if you have to do this only once, then you can plot the graph
interactively, adjust the positions and use the new coordinates. E.g.:
g <- ba.game(100,1)
id <- tkplot(g, layout=layout.kamada.kawai)
## Adjust the positions here
coords <- tkplot.getcoords(id)
If you need to do this over and over again, then here is the excerpt
of some emails in the subject:
I don't know any direct way to do this, unfortunately. You
can try to run a couple of steps with a force-based layout algorithm
(a different one, if your original layout was generated such a way).
g <- graph.tree(40)
V(g)$size <- 10
lay <- layout.norm(layout.random(g), -1,1,-1,1)
lay2 <- layout.graphopt(g, niter=10, start=lay, max.sa.movement=1/200)
lay2 <- layout.norm(lay2, -1,1, -1,1)
Thanks for the great advice. I did a bit of experimenting to find the
best layout for me. I used a similar approach to the one you proposed: I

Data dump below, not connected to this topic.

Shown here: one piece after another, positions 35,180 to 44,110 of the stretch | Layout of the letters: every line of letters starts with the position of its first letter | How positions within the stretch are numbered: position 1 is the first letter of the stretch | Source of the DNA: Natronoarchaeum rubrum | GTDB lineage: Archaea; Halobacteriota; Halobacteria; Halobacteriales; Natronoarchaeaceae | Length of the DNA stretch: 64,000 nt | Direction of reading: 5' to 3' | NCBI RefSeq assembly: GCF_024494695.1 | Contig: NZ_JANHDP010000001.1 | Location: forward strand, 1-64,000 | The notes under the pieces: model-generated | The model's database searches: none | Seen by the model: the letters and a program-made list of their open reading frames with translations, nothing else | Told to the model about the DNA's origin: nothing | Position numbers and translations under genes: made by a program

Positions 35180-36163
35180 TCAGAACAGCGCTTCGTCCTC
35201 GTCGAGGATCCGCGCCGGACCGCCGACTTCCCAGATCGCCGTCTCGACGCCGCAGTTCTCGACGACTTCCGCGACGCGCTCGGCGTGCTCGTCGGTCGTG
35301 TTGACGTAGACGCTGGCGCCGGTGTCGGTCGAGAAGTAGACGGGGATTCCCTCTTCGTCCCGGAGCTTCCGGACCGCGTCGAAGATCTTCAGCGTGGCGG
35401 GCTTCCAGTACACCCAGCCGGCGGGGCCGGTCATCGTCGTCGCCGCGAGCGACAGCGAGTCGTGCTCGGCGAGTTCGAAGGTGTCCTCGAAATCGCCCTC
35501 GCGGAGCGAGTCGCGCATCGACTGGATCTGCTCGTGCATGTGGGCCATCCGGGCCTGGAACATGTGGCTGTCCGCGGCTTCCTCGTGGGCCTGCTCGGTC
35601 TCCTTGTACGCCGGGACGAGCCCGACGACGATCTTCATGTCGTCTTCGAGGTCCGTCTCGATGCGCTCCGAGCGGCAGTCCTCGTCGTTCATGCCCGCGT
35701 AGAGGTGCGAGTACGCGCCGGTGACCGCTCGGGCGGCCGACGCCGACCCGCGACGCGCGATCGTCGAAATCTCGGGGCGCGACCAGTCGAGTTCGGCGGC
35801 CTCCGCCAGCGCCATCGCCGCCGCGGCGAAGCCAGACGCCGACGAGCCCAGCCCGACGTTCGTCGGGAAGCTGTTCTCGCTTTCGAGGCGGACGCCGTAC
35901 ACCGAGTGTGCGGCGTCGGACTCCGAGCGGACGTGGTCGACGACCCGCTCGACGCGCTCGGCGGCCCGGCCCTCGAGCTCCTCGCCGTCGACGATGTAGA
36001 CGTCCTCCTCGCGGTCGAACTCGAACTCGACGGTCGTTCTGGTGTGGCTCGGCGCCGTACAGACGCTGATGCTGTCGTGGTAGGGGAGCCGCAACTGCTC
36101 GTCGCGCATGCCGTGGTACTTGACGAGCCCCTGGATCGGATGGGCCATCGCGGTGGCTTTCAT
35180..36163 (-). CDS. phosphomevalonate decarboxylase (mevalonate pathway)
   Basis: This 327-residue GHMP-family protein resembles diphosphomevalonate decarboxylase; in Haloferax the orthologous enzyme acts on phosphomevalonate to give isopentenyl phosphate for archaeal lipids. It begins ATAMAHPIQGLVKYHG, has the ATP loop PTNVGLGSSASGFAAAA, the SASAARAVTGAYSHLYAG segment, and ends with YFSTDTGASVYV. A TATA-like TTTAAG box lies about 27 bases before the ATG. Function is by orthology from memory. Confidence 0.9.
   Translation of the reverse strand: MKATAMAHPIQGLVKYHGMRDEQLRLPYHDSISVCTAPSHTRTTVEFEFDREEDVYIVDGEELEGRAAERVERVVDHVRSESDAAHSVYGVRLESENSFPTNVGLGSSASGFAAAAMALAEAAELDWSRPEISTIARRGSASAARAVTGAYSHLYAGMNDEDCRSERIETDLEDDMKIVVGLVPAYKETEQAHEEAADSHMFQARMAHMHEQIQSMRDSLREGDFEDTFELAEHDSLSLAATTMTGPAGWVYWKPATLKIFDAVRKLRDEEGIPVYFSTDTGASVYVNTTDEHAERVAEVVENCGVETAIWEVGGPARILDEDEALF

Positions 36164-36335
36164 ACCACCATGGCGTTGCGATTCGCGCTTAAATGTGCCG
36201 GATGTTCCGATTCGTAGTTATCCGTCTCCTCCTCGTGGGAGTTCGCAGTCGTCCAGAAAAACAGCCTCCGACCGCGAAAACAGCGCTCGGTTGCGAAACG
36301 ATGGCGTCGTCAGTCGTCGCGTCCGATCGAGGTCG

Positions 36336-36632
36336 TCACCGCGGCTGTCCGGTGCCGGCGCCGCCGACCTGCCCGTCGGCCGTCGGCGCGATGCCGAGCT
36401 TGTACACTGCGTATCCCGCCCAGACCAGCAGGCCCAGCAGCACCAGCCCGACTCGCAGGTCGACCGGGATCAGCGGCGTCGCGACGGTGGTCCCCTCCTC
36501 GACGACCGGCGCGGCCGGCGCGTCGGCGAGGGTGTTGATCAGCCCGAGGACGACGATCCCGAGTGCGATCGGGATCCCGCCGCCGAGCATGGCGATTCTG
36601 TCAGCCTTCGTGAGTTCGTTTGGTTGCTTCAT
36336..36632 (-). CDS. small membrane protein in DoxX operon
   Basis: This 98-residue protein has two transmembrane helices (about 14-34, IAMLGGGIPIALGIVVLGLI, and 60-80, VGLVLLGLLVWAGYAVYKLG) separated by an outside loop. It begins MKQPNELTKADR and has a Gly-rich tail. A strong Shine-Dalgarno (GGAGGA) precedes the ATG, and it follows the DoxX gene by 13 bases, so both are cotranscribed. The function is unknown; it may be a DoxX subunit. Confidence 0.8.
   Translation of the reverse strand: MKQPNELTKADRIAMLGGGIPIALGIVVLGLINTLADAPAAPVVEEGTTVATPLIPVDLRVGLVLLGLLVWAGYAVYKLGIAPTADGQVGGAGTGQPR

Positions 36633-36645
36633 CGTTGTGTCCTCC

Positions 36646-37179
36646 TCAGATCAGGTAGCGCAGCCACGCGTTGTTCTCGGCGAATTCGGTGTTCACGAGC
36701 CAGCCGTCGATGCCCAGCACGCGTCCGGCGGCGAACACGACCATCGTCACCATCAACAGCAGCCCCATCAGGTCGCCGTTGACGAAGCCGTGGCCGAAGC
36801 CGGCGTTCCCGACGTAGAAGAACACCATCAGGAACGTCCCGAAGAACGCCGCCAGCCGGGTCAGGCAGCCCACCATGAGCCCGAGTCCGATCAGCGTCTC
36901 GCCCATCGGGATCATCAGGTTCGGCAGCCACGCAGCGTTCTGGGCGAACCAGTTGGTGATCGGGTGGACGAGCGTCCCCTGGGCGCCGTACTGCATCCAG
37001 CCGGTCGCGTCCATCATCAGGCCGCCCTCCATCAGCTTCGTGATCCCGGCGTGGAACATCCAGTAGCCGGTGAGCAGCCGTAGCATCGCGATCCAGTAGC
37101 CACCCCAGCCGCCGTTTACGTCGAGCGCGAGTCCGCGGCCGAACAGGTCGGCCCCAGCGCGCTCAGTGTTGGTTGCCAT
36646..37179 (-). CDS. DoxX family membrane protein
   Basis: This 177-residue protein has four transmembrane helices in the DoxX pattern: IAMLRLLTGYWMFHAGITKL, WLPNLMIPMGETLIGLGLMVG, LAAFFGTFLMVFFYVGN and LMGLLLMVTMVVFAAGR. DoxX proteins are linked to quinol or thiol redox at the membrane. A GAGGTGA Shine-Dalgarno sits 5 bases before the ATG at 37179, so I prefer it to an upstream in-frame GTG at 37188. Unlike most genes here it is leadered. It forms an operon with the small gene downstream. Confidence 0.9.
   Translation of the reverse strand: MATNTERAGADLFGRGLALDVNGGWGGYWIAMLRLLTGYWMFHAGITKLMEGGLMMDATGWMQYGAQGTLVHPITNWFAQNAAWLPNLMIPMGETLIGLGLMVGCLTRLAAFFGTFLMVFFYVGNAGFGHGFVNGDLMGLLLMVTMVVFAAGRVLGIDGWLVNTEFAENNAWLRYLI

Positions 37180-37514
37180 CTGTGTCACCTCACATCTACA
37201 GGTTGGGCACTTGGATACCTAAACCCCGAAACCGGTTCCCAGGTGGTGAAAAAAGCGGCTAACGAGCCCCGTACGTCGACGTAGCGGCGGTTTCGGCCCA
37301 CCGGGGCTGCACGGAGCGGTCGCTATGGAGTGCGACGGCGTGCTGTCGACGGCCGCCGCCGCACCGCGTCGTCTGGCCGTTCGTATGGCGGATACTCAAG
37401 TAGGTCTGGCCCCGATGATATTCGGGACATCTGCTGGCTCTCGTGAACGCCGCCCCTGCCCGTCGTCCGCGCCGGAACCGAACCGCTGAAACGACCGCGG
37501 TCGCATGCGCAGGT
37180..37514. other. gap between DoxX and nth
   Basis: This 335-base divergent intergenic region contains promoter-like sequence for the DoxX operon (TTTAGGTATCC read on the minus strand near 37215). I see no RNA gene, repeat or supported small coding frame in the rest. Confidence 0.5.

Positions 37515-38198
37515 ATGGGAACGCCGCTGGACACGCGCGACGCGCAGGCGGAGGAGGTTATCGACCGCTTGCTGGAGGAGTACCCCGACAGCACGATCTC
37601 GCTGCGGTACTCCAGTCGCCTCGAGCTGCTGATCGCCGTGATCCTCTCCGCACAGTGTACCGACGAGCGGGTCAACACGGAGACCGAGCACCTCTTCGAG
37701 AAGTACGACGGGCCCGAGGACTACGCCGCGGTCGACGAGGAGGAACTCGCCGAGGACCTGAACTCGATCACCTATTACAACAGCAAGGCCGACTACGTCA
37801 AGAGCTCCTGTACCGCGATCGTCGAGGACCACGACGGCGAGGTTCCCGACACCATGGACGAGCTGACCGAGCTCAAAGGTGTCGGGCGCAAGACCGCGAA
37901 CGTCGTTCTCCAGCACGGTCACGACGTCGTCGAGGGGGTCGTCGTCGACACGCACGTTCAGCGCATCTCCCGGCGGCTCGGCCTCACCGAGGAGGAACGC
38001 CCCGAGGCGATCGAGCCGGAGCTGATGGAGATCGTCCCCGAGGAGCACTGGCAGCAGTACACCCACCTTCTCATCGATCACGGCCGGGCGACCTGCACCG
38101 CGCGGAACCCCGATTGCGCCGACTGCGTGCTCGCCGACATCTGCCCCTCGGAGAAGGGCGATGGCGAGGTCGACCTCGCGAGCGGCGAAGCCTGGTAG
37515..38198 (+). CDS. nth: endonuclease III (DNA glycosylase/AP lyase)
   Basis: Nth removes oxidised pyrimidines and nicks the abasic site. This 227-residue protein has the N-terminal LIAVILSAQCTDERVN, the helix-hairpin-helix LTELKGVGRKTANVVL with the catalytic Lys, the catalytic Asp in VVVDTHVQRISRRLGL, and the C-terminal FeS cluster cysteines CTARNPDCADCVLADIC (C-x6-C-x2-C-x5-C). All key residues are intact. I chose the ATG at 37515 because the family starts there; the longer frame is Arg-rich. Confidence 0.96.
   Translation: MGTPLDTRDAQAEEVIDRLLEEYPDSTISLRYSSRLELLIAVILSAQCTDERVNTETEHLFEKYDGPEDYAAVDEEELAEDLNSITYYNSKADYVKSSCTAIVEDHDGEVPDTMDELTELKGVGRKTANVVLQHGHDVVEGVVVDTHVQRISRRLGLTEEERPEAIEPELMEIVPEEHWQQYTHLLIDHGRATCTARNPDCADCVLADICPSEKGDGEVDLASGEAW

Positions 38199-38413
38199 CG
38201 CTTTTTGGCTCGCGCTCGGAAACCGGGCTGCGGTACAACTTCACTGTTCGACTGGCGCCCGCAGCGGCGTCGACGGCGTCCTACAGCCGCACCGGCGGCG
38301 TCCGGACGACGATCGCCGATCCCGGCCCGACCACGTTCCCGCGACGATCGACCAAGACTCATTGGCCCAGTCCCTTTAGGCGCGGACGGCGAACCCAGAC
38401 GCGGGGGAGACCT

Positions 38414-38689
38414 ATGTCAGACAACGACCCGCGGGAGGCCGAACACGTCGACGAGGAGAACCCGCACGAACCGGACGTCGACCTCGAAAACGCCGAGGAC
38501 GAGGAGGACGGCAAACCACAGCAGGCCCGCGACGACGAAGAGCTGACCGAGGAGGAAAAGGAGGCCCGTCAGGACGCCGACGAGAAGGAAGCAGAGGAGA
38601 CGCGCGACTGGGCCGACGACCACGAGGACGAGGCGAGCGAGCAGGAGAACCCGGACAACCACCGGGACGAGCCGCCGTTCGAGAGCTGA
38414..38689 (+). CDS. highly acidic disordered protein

created an initial reingold.tilford layout, normalised it, applied a
force-based algorithm (fruchterman.reingold.grid), and normalised it
again. Layouting a graph seems quite involved, but I'm certainly happy
with the result.
On Tue, Mar 3, 2009 at 11:45 AM, Bruno Contreras Moreira
I have searched the archive of the list and have not been able to find an
answer to this question:
is it possible to tell plot.igraph to use a layout.circle but avoiding
The point is that I am rendering a graph with ~100 nodes and the nodes
overlap so much that it is impossible to read the labels.
Can anybody help with this, please?
Bruno Contreras Moreira
Estación Experimental de Aula Dei /CSIC
Av.Montañana 1.005, 50059 Zaragoza (España).
Tel:(+34) 976716089 Fax:(+34) 976716145
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